13. Health insurance and health care.

Get health insurance before you go!! Depending on where you are going and if you are getting a visa, you may be eligible to apply for healthcare in the country you are moving to. If you can’t stay healthy on the road you won’t have much fun. This is definitely something you should research before heading out. Language is also a consideration. You may want to research where you can find an English speaking doctor before (or soon after) you arrive.

14. Keeping healthy on the road.

How will you stay healthy on the road? Do you like running? Cycling? Swimming? How can you fit those into your new (and ever-changing) routine? What’s the cuisine like in the places you want to go? Do you have any dietary restrictions or allergies you need to account for? This is especially important if you’re going to a small town – you may need to hit up a grocery store in a bigger city before settling in! The Spanakopita and cheap beer will be tempting, just remember you’re not on holidays- this is your normal life now.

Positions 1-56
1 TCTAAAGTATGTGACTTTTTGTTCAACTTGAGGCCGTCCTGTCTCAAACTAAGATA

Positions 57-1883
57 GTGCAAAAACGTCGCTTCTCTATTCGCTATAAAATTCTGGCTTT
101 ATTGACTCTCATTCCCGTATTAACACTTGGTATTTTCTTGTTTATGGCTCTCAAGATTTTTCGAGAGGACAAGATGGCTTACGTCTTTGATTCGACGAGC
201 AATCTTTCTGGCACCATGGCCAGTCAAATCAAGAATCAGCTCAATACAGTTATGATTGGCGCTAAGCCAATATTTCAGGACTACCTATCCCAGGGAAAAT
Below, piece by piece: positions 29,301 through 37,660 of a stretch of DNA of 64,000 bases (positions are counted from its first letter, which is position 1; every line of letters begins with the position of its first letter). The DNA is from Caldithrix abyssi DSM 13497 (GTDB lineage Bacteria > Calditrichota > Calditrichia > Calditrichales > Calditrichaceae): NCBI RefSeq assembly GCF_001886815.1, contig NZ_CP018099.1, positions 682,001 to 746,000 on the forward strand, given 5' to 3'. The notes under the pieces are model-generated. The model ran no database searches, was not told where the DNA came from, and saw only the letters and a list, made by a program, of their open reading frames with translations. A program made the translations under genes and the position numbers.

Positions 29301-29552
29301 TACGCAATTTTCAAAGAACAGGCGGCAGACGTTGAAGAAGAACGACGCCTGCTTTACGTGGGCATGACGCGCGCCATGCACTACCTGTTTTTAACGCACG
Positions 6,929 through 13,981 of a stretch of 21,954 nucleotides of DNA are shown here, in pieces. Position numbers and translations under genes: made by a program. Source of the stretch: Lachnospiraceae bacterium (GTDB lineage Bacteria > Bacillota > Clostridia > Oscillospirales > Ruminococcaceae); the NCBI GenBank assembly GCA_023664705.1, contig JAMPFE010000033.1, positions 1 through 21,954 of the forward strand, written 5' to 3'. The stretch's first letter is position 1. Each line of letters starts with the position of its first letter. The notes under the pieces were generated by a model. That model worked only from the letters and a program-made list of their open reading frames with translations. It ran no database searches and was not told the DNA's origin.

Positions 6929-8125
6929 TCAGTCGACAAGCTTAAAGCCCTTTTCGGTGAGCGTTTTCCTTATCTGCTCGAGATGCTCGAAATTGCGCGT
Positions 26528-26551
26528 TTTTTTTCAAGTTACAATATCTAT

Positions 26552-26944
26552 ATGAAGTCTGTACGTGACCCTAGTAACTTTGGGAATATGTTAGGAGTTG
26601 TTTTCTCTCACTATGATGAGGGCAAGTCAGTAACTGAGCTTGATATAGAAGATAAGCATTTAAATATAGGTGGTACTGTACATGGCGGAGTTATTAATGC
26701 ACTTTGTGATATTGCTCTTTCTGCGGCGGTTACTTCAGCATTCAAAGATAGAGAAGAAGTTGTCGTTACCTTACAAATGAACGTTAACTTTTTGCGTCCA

15. Seek adventure and make time for fun.

There’s a lot to plan for when becoming a digital nomad, but really most of us choose this lifestyle because we want more adventure than we can get back home! While one of the best things for me about this lifestyle is that I’ve also been able to choose a job that I love, don’t let work completely take over your life. Remember why you chose to do this in the first place and make time to explore the place you’re in! Make time to close your laptop, disconnect, and create an adventure.

I hope this helps you wrap your head around what you need to do to start your life as a digital nomad. It can be fun and rewarding, and will be the more so if you plan ahead, and are aware of some of the challenges that might come up on the road!

Bon Voyage!

Bio: Kayla is a digital nomad, yogi, and freelance social media manager. Currently bunkered up in Europe, but originally from Canada, she’s visited, lived, and worked in over 40 countries! Learn more about her and her work on her website, Twitter, and Instagram.